Product release

What’s new in Kibana 7.12: Manage long-running searches in the background

Version 7.12 of Kibana is available today and with it comes new capabilities designed to help you uncover insights and drive action with your data in Elasticsearch. Highlights include:

  • Managing long-running searches in the background
  • Using runtime fields in Discover
  • The general availability of location-based alerts

Take these new features (and more) for a test drive today with a free trial of Elasticsearch Service on Elastic Cloud. You can also easily download the latest versions of Kibana and the Elastic Stack to run in a self-managed environment. 

For a full list of bug fixes and other changes, check out our Kibana 7.12 release notes.

Stay productive in Kibana by saving long-running searches to the background

One of the most powerful things about the Elastic Stack is the flexibility to decide how to store your data while still keeping it accessible for searching. Hot, warm, and cold (and now even frozen) tiered storage options combined with things like cross-cluster search mean you can retain incredible amounts of data while controlling costs and still allowing users to find insights.

As expected though, hunting for an answer across years of data where the underlying index is living on a frozen asset or spread across remote clusters means the return time on your result likely won’t be sub-second. To aid in handling these sometimes long-running searches, we rolled out async search in 7.9 as a way to let you “set it and forget it” when using the Elasticsearch API directly. With 7.12, we’re introducing a frontend experience in Discover and Dashboard that builds on earlier async search capabilities to let you save a long-running search to run in the background.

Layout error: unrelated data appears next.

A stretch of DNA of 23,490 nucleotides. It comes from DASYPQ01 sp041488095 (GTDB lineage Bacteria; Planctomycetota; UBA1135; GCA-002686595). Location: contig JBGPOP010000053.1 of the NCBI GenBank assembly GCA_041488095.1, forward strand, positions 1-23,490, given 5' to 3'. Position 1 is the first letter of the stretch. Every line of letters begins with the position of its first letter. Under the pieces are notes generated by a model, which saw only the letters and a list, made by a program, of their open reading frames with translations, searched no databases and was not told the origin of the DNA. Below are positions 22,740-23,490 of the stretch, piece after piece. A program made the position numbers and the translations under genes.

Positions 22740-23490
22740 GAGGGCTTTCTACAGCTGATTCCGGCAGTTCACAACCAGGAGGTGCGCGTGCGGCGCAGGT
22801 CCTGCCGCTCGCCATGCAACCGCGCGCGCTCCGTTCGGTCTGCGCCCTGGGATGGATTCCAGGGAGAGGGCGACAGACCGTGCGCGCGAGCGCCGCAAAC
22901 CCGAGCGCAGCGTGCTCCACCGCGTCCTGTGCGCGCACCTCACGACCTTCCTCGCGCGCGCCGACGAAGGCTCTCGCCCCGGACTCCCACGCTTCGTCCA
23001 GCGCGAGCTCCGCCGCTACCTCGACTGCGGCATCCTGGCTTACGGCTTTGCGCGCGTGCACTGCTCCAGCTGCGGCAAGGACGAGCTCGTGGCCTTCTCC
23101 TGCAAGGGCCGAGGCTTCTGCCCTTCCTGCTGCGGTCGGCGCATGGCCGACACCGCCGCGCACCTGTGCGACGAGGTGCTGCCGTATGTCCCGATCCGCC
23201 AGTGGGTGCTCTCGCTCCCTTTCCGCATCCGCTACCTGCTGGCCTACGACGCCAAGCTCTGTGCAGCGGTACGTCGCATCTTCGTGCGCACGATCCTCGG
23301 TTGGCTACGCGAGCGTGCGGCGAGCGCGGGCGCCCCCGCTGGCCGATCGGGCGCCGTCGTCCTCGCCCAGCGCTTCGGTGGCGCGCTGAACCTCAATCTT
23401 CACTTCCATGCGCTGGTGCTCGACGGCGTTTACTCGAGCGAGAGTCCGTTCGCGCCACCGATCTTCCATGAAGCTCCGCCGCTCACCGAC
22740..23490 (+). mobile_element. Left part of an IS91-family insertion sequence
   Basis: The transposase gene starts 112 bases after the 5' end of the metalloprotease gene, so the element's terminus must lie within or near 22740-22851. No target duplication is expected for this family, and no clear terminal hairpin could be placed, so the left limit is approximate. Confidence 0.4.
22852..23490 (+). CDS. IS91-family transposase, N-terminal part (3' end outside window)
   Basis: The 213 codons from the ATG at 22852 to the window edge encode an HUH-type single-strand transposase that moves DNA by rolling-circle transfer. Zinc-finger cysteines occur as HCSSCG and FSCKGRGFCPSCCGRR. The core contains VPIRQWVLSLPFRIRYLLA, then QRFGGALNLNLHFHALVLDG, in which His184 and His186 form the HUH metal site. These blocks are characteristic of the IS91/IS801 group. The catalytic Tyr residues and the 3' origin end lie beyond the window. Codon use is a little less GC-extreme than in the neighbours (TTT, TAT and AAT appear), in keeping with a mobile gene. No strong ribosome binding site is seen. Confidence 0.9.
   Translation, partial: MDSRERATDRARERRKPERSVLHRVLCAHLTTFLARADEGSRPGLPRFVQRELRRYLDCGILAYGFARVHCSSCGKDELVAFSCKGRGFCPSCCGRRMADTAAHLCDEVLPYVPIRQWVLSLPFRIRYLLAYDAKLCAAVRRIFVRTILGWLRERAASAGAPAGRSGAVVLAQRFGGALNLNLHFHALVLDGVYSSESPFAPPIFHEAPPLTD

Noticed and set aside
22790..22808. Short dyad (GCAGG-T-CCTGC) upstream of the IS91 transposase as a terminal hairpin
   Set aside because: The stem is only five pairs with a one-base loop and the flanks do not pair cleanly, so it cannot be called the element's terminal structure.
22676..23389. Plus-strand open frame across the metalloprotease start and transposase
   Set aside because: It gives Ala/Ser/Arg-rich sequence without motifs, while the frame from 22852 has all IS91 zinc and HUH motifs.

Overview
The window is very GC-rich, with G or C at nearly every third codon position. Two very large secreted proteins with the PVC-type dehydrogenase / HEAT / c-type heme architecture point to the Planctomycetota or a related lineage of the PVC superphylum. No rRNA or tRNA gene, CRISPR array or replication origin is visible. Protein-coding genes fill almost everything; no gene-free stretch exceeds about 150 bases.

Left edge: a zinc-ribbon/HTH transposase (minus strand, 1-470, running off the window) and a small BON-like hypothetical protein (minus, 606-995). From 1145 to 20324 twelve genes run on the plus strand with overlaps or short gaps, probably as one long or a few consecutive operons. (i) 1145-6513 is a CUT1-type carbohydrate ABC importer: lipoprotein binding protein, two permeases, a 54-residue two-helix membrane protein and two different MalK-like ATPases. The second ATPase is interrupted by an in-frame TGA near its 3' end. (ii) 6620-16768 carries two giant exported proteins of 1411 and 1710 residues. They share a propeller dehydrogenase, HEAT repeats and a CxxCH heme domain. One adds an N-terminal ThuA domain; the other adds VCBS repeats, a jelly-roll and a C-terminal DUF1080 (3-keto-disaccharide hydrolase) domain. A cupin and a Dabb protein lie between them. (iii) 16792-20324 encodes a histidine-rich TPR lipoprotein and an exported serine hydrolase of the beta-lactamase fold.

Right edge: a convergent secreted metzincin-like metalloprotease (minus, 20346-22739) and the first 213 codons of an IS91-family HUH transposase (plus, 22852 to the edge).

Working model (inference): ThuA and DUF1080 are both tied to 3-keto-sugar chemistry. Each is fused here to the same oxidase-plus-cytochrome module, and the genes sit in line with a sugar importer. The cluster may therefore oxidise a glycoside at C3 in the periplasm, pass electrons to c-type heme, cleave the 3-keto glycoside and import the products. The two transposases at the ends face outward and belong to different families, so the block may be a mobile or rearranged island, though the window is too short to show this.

Saving a search from Discover or from a Kibana dashboard means capturing that search query as a search session. This allows it to run in the background (meaning you don’t need to keep the page open or even stay logged in) and then you can retrieve the results when it has completed by visiting the new search sessions management page inside of Stack Management in Kibana.